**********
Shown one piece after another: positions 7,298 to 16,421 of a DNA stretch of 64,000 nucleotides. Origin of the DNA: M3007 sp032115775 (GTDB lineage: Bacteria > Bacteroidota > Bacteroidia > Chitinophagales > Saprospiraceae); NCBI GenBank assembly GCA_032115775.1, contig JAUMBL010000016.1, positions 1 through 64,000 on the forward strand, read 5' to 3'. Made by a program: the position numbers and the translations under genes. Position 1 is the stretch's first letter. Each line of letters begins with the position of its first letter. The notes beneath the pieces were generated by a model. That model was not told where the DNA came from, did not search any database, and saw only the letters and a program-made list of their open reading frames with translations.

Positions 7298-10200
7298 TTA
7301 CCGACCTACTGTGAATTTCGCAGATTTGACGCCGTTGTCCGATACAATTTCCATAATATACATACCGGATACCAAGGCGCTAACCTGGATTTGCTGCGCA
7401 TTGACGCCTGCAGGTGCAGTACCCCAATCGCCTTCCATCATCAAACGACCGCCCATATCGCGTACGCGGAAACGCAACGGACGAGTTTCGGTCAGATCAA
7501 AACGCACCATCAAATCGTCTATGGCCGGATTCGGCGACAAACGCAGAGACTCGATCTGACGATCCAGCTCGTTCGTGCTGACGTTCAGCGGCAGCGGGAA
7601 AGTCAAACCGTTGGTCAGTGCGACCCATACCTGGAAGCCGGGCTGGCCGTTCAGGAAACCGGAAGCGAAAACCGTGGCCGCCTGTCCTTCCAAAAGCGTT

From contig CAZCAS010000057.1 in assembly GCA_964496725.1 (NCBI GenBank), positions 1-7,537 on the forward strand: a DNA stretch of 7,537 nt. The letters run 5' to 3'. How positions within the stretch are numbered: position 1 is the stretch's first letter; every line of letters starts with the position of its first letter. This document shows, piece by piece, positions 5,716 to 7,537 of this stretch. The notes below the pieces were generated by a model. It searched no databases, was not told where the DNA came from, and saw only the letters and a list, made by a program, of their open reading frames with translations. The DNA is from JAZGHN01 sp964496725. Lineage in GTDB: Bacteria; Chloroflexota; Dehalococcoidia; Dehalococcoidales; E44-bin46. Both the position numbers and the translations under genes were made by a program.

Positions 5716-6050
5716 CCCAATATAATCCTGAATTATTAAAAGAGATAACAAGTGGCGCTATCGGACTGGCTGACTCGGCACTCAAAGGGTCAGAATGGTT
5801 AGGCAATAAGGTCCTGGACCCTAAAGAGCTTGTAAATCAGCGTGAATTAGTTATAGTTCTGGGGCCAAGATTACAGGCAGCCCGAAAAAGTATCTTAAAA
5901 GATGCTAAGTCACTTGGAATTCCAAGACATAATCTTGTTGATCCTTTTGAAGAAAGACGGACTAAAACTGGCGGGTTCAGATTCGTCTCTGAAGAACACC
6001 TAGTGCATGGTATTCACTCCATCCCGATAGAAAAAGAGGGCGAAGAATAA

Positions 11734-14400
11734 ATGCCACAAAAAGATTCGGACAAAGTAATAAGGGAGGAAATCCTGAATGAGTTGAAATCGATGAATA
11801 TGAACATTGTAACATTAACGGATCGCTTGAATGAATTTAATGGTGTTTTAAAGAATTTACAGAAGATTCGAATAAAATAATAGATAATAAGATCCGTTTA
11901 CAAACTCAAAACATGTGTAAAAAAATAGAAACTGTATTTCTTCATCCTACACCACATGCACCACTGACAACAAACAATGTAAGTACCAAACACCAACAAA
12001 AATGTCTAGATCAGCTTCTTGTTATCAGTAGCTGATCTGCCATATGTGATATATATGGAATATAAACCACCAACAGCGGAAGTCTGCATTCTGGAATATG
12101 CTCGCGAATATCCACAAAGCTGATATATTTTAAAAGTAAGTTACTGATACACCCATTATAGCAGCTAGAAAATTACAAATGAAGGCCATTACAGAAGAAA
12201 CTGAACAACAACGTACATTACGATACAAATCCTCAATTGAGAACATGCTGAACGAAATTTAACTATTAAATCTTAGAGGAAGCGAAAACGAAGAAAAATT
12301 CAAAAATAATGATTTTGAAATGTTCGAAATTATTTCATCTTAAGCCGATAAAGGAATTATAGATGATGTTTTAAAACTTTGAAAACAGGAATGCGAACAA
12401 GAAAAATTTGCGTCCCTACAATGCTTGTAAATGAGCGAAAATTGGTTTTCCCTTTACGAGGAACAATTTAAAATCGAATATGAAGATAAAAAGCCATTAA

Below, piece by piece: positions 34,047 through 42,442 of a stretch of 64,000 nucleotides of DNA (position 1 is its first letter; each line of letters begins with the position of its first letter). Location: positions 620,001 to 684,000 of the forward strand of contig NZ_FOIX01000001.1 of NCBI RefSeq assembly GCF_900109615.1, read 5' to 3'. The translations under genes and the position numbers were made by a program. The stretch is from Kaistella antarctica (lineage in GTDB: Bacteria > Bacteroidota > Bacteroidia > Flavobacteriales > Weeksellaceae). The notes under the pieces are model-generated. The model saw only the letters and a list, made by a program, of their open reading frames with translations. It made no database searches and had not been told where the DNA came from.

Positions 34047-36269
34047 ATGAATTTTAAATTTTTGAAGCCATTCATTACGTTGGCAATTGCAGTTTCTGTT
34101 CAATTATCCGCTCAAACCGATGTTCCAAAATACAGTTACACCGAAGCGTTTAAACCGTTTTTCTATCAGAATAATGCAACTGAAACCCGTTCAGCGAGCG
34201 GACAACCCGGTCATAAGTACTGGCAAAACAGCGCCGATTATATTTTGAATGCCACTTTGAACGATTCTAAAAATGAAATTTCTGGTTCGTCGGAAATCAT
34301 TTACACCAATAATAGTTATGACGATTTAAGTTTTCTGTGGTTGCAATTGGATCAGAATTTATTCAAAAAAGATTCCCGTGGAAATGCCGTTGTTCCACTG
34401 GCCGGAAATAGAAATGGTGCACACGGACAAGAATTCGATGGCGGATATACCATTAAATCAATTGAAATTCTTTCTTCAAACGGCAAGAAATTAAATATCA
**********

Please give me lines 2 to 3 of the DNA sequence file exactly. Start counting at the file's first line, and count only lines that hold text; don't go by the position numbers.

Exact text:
Positions 7298-10200
7298 TTA